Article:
Payment Channels 
Methods of payment are changing and, as in other places, are revealing the effects of social and economic class. In spite of the suspension on fees, the increasing use of digital payment is concentrated among wealthier people who shop in the supermarkets and spend more money. The poor are focusing on cash as they pay in small amounts. Cash is also, we discovered, a way to keep value safe in these uncertain times. Many people who are in debt to Safaricom’s Fuliza services keep and use cash. This is because any amount loaded onto the Safaricom wallet will automatically be deducted to pay the Fuliza balance. Consequently, many people use cash to avoid their balance garnished to pay the Fuliza digital debt.

Sweet Water shopkeeper Mamake is sending and receiving a lot less with her friends and relatives. No one has any money right now, she said. As before, most of her customers pay a few pennies cash for goods packaged in the smallest quantities. Wealthier customers go to the shops where they can follow the government directives to use digital payment. She says her customers “can’t afford to put money on their phones.” The costs of goods has increased for her, but she cannot raise her prices. Her customers will not afford the goods, so she has tightened her own margins instead. She is the breadwinner in her home and her children depend on her work. She has started feeding the family with items from her shop out of necessity – but it will also hurt her business.

A lucky few have found opportunity in these circumstances. Faith runs a movie shop where she sells DVDs for 50 shillings (US$00.50) to people who can afford this luxury. Because many people are staying home she is getting more business. Her customers come in the evening before curfew. Most are paying with M-Pesa because of the belief that cash spreads the virus. Kids are paying with cash. They are home from school, and they pool their coins together to pay. With increased business, she spends more time and money on transport, electricity, and internet for downloading and copying movies. Her children eat at home now which is costing her more money. But she carefully noted that money transfer services have dropped transaction fees. She is sending more money to her rural home and she is able to help friends who are out of work and need food with cash and money transfer. Similarly, Peter, a barber, says his business has not changed. People will always want to look good, he says. James runs a video shop and says business is normal. People are sending less; so he is trying to help his family and friends when he can. He recently sent 500 Kenyan Shillings (US$5) to a friend who was travelling.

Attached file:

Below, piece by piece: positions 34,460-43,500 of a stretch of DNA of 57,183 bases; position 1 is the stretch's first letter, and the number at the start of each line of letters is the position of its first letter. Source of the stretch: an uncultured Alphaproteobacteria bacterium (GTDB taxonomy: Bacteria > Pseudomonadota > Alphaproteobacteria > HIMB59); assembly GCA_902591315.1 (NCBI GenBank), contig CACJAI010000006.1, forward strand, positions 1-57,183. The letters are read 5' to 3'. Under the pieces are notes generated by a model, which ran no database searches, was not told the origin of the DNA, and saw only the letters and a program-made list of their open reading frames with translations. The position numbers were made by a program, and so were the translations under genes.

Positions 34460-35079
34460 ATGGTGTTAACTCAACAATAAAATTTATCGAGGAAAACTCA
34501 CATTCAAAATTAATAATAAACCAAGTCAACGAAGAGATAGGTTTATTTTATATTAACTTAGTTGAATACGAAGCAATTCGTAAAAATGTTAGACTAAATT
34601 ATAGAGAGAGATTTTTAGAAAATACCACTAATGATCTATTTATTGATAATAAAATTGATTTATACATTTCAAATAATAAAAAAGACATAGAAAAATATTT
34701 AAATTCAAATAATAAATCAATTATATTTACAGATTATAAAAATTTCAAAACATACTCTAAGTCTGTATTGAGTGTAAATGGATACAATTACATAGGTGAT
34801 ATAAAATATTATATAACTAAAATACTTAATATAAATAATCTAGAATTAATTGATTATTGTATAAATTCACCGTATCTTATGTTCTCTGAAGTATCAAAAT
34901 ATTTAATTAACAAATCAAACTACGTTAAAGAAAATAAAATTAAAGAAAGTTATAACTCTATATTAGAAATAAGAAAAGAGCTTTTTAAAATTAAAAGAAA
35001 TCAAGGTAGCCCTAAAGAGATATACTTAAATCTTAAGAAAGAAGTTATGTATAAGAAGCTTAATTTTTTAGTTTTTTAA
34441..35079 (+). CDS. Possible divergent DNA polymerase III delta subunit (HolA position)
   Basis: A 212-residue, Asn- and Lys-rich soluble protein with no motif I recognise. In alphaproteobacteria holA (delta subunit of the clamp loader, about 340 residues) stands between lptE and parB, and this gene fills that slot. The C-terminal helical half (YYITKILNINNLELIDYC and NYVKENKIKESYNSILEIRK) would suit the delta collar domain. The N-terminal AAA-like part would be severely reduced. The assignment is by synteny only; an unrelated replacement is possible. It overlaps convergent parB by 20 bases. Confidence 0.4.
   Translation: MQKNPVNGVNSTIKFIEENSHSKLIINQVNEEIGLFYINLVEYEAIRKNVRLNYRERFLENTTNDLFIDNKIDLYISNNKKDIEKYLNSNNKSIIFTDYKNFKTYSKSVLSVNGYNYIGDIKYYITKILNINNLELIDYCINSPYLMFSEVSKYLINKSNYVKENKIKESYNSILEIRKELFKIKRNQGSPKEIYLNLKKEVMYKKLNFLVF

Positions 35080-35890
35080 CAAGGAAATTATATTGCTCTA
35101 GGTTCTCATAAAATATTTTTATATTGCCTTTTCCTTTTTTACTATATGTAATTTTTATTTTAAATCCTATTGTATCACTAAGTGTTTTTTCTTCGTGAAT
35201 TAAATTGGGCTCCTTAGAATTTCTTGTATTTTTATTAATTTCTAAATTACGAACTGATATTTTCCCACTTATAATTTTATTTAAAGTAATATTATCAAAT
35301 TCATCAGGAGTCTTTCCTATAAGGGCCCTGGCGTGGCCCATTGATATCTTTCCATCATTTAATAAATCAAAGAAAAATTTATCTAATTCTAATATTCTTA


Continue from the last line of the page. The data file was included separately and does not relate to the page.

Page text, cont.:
Uncertainty was foremost in peoples’ thoughts about the virus. Used clothes seller Jacob has been destitute since market days were banned. His stock has skyrocketed in price and he has had trouble selling clothes to customers, who think his clothes might be from China and therefore be contaminated. He expressed a great deal of sadness in our interview:
"I lack happiness because I need more money for my family because their needs are not met. I do not send money to friends, because I do not have. Neither do they send me. Fewer people are sharing with friends with M-Pesa as before. Will the government lock down completely? People are sending very small amounts, but they are also keeping money. Because we do not know what will happen with this virus situation."
What will happen? Will the extreme sacrifices that Africa’s poor are making to stop the virus make a difference in the end? COVID-19 and public health efforts to contain it are causing extreme shocks to Kenyan households. Their social networks are their safety net, but they may not be strong enough to provide much resilience, beyond the day to day survival of small digital loans. Will the social networks of mobile money survive the virus?


1 Traders, including women traders, from the region around Machakos through their activity built networks connecting the colonial capital with supplies of foodstuffs and other goods. See Claire Robertson, Trouble Showed the Way, 1997, Indiana University Press.

2 Kusimba, Sibel, Gabriel Kunyu, and Elizabeth Gross. 2018. Social Networks of Mobile Money in Kenya. In Money at the Margins: Global Perspectives on Technology, Financial Inclusion & Design, edited by Bill Maurer, Ivan Small, and Smoki Musaraj, Berghahn, London, pp. 179-199

Stay tuned for Part 3: 
"South Africa in lockdown: innovation in G2P payments"